- Xhelper is a particularly persistent malware dropper and ad clicker.
- People report that it is almost next to impossible to remove from their phones.
- The app is downloaded from largely unknown and untrusty sources.
According to a report by Symantec, there’s a malicious app called “Xhelper” which has infected 45k devices over the past six months. Symantec has recently detected a surge in its activity, which mainly entailed the downloading of malicious applications as well as the serving of obnoxious advertisements. As is usually the case with such apps, Xhelper remains hidden after its installation, without an icon on the system’s launcher being created. This way, the users may never realize where the ads are coming from, or at least not realize it before the actors make some money out of the operation.
Xhelper doesn’t provide a user interface either, can’t be launched manually, and generally doesn’t want or need to interact with the user. Instead, it is launched when the power supply is connected or disconnected, when the device is rebooted, and when an app is installed or uninstalled. Xhelper is even registering itself as a foreground service so that it won’t be killed when the device is low on memory. Even if something stops its operation, the malware gets automatically restarted after a short period, showing a remarkable persistence.
Source: Symantec Blogs
All communications between the malware and its C&C server are done under SSL certificate pinning, so they are harder to intercept. The C2 provides commands, additional payloads, rootkits, and all things nasty in general. Xhelper’s code was improved over the months, after the first samples appeared in March 2019. As for the download sources, Google Play Store had removed it quite a while back, so people can only download it from unknown sources and untrustworthy channels of distributions. Symantec also reports that Xhelper showcases a remarkable capability to remain in the device even after factory resets, which indicates the serious possibility of dealing with a supply chain attack.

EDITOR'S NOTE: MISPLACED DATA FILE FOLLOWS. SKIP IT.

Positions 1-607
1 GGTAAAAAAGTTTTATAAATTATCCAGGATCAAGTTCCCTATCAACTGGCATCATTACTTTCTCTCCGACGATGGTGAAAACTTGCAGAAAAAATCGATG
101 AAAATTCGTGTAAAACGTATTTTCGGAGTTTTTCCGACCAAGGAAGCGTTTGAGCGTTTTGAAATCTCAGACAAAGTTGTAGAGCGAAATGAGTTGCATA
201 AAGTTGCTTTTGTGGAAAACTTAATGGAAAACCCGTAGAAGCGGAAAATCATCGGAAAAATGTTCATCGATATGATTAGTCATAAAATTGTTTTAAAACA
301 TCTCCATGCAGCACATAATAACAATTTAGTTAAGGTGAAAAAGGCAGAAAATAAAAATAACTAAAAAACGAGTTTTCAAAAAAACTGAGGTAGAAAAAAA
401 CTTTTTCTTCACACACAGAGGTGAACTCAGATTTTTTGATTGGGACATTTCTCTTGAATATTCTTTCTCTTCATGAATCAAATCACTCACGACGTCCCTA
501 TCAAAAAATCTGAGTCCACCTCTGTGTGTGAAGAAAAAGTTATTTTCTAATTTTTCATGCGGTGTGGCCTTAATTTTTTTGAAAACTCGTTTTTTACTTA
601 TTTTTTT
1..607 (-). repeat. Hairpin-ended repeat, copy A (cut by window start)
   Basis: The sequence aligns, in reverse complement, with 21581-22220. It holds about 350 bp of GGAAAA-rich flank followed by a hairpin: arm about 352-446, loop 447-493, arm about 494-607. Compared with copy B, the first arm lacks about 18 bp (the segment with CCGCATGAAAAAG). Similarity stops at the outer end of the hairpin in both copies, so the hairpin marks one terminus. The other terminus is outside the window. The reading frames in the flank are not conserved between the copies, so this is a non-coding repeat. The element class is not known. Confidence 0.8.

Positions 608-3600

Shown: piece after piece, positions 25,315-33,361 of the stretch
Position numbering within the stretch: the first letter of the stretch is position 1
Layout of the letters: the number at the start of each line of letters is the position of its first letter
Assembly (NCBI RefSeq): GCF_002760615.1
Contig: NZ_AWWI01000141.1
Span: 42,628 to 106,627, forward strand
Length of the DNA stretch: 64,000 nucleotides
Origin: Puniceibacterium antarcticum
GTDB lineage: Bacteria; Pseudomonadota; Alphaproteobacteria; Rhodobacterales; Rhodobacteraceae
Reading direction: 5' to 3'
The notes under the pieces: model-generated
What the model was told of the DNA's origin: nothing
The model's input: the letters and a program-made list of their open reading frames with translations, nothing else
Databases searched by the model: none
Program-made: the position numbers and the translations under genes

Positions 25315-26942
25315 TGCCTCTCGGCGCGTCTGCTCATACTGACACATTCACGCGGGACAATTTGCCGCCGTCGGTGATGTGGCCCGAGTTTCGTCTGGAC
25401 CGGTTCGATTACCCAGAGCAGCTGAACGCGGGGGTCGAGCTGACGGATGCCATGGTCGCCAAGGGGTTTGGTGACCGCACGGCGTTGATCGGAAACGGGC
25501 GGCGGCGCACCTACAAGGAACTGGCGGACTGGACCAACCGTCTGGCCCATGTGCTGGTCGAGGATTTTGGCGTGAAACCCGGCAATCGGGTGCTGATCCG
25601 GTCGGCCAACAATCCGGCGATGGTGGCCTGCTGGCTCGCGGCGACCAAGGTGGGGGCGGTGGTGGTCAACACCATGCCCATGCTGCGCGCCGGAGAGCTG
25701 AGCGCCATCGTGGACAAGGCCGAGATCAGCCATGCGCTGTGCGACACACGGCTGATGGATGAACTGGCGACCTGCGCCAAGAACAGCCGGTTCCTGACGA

To stay protected against this malware, which is now infecting 131 devices per day, avoid installing anything from anywhere else other than the official Play Store. If you find an app with the name “Android.Malapp” on your device, you’re infected with the Xhelper, so you’ll need to remove it. If manual removal fails, and if a factory reset doesn’t do the trick either, try using a mobile security app from a reputable vendor. Finally, keep your system and apps up to date, and pay close attention to what permissions are requested by each and every one of them.
Did you find Xhelper on your device? Any idea where it might have came from? Let us know in the comments section down below or on our socials, on Facebook and Twitter.